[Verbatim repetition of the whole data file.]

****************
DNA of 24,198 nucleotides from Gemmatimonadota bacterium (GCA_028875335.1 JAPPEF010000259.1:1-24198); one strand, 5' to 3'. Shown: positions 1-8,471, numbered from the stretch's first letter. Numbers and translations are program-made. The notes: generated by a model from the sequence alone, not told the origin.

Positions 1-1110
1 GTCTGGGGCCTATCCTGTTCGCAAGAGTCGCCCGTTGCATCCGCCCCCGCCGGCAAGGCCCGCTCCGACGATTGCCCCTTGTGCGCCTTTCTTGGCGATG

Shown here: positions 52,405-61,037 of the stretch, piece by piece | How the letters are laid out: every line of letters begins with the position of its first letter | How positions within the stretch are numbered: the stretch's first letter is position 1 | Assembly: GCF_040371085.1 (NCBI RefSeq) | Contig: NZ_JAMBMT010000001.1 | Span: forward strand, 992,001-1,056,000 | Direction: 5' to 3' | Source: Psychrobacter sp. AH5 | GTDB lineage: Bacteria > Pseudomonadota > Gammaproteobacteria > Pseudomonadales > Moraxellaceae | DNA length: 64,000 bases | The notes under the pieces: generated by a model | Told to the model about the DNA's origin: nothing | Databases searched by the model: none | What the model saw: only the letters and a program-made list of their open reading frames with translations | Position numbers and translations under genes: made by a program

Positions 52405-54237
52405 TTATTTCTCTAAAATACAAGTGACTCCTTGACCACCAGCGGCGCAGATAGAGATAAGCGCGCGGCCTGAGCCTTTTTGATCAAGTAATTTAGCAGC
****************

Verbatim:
DNA of 24,198 nucleotides from Gemmatimonadota bacterium (GCA_028875335.1 JAPPEF010000259.1:1-24198); one strand, 5' to 3'. Shown: positions 1-8,471, numbered from the stretch's first letter. Numbers and translations are program-made. The notes: generated by a model from the sequence alone, not told the origin.

Positions 1-1110
1 GTCTGGGGCCTATCCTGTTCGCAAGAGTCGCCCGTTGCATCCGCCCCCGCCGGCAAGGCCCGCTCCGACGATTGCCCCTTGTGCGCCTTTCTTGGCGATG

Shown here: positions 52,405-61,037 of the stretch, piece by piece | How the letters are laid out: every line of letters begins with the position of its first letter | How positions within the stretch are numbered: the stretch's first letter is position 1 | Assembly: GCF_040371085.1 (NCBI RefSeq) | Contig: NZ_JAMBMT010000001.1 | Span: forward strand, 992,001-1,056,000 | Direction: 5' to 3' | Source: Psychrobacter sp. AH5 | GTDB lineage: Bacteria > Pseudomonadota > Gammaproteobacteria > Pseudomonadales > Moraxellaceae | DNA length: 64,000 bases | The notes under the pieces: generated by a model | Told to the model about the DNA's origin: nothing | Databases searched by the model: none | What the model saw: only the letters and a program-made list of their open reading frames with translations | Position numbers and translations under genes: made by a program

Positions 52405-54237
52405 TTATTTCTCTAAAATACAAGTGACTCCTTGACCACCAGCGGCGCAGATAGAGATAAGCGCGCGGCCTGAGCCTTTTTGATCAAGTAATTTAGCAGC